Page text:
With just 16 days to go before Election Day, polls varied widely Sunday on whether Republican Donald Trump or Democrat Hillary Clinton was leading, ranging from a 2-point lead for Trump to 12 points for Clinton.
The candidates and their surrogates racheted up the rhetoric in recent days as voters zeroed in on their choices, with a dozen women claiming Trump forced himself on them as WikiLeaks released hacked emails damaging to Clinton.
Overall, the RealClear Politics average of major polls has Clinton leading Trump 47.9 percent to 42 percent.
The daily Investor’s Business Daily tracking poll, which predicted the outcome of the 2004, 2008 and 2012 elections more closely than rival surveys, gave Trump a 2-point advantage when Libertarian Gary Johnson and Green Party candidate Jill Stein are thrown into the mix. The same poll gave Trump a 1-point edge in a head-to-head contest. For the week, the IBD poll also put Trump a point ahead.
The Los Angeles Times/University of Southern California daily tracking poll has the candidates tied a 44 percent apiece for the week. As of Sunday, the candidates were separated by just 0.3 point, with Trump retaining the edge.
ABC, however, had Clinton ahead by 12 points — whether the third-party candidates are thrown in or not.
The CBS/You Gov polls in swing states Texas and Florida give Trump a 3-point edge in the former and Clinton a 3-point edge in the latter. In Saturday’s MRG poll of Michigan, Clinton has a 5-point lead.
The RealClear Politics electoral map gives Clinton a 307-131 vote lead with 50 electoral votes still up for grabs. If Trump wins Georgia, Iowa and Ohio, and Clinton gets Nevada, Arizona, Colorado, Wisconsin, Michigan, Pennsylvania, New Hampshire, Virginia, North Carolina and Florida, the final score goes to 304 to 204, with Clinton the clear winner.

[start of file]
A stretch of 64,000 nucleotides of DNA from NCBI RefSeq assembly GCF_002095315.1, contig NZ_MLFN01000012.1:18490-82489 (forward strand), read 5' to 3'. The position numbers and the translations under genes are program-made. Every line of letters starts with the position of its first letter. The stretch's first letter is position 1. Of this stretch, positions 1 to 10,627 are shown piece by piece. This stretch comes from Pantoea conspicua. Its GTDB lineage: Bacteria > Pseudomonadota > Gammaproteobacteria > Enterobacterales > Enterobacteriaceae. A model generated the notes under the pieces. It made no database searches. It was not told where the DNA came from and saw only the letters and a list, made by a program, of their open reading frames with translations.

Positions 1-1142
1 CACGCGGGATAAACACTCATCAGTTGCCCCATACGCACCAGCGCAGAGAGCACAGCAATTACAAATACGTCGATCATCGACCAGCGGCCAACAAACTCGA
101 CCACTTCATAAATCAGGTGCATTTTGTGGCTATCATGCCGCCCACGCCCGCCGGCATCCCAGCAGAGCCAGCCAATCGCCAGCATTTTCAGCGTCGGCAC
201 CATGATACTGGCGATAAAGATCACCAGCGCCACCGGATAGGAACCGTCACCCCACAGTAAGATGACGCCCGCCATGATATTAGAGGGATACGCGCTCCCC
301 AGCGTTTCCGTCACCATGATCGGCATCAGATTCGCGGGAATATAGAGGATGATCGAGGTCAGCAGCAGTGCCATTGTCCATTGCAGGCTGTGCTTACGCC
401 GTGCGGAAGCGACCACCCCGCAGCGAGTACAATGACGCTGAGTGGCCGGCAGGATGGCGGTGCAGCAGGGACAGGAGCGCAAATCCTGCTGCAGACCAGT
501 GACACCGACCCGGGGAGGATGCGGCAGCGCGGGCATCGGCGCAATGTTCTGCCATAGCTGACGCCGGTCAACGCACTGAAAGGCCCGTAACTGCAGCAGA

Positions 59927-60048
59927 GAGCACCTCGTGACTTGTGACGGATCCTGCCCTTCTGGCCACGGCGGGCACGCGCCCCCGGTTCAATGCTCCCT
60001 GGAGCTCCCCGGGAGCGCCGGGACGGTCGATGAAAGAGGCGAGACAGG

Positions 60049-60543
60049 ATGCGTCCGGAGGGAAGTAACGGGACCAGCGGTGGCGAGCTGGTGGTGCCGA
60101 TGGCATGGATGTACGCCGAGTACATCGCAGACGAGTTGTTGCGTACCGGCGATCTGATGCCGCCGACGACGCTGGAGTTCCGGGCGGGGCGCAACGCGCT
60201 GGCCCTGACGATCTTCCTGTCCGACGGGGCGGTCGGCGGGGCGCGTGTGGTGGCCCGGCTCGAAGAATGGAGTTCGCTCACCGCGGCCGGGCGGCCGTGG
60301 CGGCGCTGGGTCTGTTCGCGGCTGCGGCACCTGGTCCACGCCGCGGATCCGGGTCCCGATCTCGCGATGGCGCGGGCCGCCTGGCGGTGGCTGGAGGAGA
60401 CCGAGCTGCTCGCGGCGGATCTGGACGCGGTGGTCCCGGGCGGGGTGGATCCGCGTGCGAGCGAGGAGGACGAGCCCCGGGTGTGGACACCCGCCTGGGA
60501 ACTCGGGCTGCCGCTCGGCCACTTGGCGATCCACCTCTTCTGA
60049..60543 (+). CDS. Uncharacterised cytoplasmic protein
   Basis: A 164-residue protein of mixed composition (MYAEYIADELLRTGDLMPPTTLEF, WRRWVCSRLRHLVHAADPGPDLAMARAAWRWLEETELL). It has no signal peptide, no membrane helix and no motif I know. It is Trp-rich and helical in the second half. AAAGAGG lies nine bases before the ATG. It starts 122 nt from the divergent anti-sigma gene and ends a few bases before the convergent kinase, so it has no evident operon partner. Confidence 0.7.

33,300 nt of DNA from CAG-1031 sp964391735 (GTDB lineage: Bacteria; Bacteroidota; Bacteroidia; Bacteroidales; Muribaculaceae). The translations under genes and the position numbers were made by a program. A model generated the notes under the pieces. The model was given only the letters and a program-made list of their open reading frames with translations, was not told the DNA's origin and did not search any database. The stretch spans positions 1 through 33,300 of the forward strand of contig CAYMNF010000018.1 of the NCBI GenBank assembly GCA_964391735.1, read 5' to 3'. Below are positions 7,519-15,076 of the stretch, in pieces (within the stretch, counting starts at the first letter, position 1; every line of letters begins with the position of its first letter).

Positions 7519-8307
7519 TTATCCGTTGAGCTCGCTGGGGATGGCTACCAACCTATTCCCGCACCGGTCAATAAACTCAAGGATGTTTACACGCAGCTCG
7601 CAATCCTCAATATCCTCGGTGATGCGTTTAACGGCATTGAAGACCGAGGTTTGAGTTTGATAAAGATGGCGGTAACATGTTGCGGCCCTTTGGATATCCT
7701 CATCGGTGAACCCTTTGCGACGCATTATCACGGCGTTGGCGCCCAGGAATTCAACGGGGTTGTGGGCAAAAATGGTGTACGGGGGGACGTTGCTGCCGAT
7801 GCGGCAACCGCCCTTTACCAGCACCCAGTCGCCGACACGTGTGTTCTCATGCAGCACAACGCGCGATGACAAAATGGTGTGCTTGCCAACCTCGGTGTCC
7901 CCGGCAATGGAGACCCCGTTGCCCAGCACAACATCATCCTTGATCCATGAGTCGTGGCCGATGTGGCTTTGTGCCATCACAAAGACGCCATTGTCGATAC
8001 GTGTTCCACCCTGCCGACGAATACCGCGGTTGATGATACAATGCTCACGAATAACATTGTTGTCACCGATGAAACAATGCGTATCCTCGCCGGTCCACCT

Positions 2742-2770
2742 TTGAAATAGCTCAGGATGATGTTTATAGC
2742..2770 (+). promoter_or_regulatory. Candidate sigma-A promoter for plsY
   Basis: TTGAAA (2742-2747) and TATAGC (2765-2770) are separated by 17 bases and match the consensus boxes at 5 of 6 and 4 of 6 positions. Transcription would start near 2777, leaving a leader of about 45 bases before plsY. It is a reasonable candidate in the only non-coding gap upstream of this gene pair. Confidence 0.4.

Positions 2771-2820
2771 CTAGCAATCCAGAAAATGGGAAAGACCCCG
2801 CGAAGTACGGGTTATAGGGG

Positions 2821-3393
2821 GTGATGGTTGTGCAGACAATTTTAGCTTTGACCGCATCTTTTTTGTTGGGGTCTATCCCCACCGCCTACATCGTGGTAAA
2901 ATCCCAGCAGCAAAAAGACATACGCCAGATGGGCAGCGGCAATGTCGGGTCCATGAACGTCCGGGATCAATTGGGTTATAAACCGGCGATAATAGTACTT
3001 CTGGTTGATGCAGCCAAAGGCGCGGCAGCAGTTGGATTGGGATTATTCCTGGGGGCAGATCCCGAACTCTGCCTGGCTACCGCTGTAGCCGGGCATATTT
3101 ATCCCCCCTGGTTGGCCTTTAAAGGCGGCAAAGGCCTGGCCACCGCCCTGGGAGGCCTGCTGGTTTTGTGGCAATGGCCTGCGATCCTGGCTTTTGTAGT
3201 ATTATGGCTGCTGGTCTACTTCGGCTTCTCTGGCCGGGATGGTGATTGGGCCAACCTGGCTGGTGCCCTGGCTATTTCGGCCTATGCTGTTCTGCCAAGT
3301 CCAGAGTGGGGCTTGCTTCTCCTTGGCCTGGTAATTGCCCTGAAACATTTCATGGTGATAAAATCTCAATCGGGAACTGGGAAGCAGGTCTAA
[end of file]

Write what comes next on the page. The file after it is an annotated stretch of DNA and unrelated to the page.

Trump stirred controversy in the final debate Wednesday by refusing to say whether he would accept the outcome of the election. Throughout the campaign, he has said the election is rigged.
Trump’s son, Eric, Sunday told ABC’s “This Week,” his father would “100 percent” accept the results of the election, saying his father just wants to make sure the election is fair and taking to task the media, which the Trump campaign has said has favored Clinton throughout the campaign.
Trump campaign manager Kellyanne Conway told CNN’s “State of the Union” plans to challenge the election results are “hypothetical,” but echoed the candidate by calling the system “rigged, especially against the little guy.”
Clinton Saturday called “troubling” Trump’s promise to sue the women who accuse him of inappropriate touching and kissing. Trump, during what was billed as a major policy speech in Gettysburg, Pennsylvania, on what his first 100 days in office would look like, ranted about the media and the women’s accusations, calling them “total fabrications.”
“All of these liars will be sued after the election is over,” Trump pledged.
The latest batch of hacked emails released by WikiLeaks indicated the Clinton camp worried over how to best capture the votes of African-Americans. The unverified emails were stolen from campaign chairman John Podesta’s account, allegedly the work of Russian hackers. The missives debated whether Clinton should give a speech on race relations, deciding such a speech because it could backfire and raise new questions.